News

The Pediatric Pulmonary Hypertension Comprehensive Care Center at NYP/Columbia is making great strides in the treatment of children with this relatively rare diagnosis. In 2014, the hospital received accreditation as a Center of Comprehensive Care by the National PH Association. Established 20 years ago, Columbia’s program continues to be one of the largest in the world, drawing patients across the United States and from other countries.
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In February 2017, NewYork-Presbyterian/Morgan Stanley Children’s Hospital was verified as a Level 1 Pediatric Trauma Center by the American College of Surgeons. “This honor sets our program apart from others in the region,” says Steven Stylianos, MD, Director of the Trauma Center and chief of Pediatric Surgery.
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Trillions of bacteria, fungi, and viruses live inside the human body. Some aid in digestion while others promote a healthy immune system. When these microbes get out of balance, this can set the stage for disease.
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Jeffrey A. Ascherman, MD, site chief of the division of Plastic Surgery at NYP/Columbia, is now offering breast cancer patients a new device that allows them to do part of their breast reconstruction at home, and with faster results.
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Sleeve Gastrectomy—a minimally invasive surgery to reduce the size of the stomach--is now the most popular weight loss surgery at our Center and in the world. Columbia surgeon Dr. Abraham Krikhely tells how it can help patients achieve their desired goals—improving both their health and quality of life.
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When it comes to gut health, there’s so much information regarding what you should or should not be eating or supplementing with. There is also a lot of hype surrounding both probiotics and prebiotics. Let’s take a look at the facts.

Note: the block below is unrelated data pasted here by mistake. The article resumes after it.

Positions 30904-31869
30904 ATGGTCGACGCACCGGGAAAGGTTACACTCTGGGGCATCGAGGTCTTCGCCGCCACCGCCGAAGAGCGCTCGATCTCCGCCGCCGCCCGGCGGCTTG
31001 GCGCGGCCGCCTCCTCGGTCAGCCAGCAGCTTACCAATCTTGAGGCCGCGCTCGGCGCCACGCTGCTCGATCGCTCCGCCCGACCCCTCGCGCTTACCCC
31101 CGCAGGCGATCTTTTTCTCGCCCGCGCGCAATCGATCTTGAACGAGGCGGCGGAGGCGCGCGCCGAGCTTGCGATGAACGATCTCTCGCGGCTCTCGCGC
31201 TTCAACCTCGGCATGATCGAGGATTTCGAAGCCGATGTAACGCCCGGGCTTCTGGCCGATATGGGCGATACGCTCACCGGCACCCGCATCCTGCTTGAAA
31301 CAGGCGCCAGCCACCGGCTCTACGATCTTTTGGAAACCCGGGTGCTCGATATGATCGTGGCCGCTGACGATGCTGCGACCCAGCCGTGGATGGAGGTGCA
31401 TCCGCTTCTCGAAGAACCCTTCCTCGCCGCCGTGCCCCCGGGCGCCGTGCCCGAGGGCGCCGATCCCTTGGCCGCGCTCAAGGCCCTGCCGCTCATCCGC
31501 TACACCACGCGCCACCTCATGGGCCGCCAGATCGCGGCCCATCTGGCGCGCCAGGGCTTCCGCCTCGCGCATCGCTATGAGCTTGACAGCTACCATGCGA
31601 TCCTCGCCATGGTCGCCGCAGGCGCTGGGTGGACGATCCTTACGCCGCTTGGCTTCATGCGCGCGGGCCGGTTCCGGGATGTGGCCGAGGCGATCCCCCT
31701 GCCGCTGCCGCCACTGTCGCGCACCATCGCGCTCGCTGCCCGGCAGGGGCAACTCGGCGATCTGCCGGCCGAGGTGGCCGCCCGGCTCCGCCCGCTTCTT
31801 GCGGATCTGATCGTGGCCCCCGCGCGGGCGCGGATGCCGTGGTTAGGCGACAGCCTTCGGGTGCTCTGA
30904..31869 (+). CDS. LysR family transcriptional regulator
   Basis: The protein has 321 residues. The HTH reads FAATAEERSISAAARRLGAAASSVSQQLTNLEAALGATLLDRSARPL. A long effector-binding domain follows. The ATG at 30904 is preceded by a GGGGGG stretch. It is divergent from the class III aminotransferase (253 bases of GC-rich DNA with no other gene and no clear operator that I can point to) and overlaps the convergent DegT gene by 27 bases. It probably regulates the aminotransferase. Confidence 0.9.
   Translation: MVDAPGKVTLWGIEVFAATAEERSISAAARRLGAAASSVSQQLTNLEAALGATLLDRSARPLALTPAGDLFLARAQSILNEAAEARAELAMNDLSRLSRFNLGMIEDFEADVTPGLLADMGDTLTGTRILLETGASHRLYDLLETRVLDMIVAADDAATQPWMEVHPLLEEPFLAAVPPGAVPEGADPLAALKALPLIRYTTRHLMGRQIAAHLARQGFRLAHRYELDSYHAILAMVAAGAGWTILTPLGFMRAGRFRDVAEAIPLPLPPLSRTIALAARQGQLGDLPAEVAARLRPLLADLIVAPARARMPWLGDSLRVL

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The Heartmate III system
NYP/Columbia is one of the leading centers in the world for patients with end-stage heart disease, and one of the first to allow those with end-stage heart failure to benefit from Heartmate 3. This new left ventricle assist device (LVAD) takes over the pumping action of the heart, moving oxygen-rich blood throughout the body.
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New antiviral therapies for Hep C are eliminating complications and producing better than 90 percent cure rates, says Lorna Dove, MD, MPH, a hepatologist at Columbia’s Center for Liver Disease and Transplantation. In the past clinicians used to “watch and wait” carefully monitoring the patients to see if they would fall into the 25% who develop fibrosis, and the smaller percentage who progress to liver cancer. “In the past, drugs for this virus were hard to take and we weren’t sure how well they would work in different populations. As a result, many individuals felt they were living with time bomb and in the meantime, worried that they might transmit Hep C to their loved ones.
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Cancer that spreads to the lining of the abdominal wall is typically lethal within six months. However many patients with this diagnosis are living longer with advanced treatments available at NYP/Columbia — one of the few programs in the nation to perform complex, extensive cytoreduction operations paired with hyperthermic intraperitoneal chemotherapy (HIPEC).
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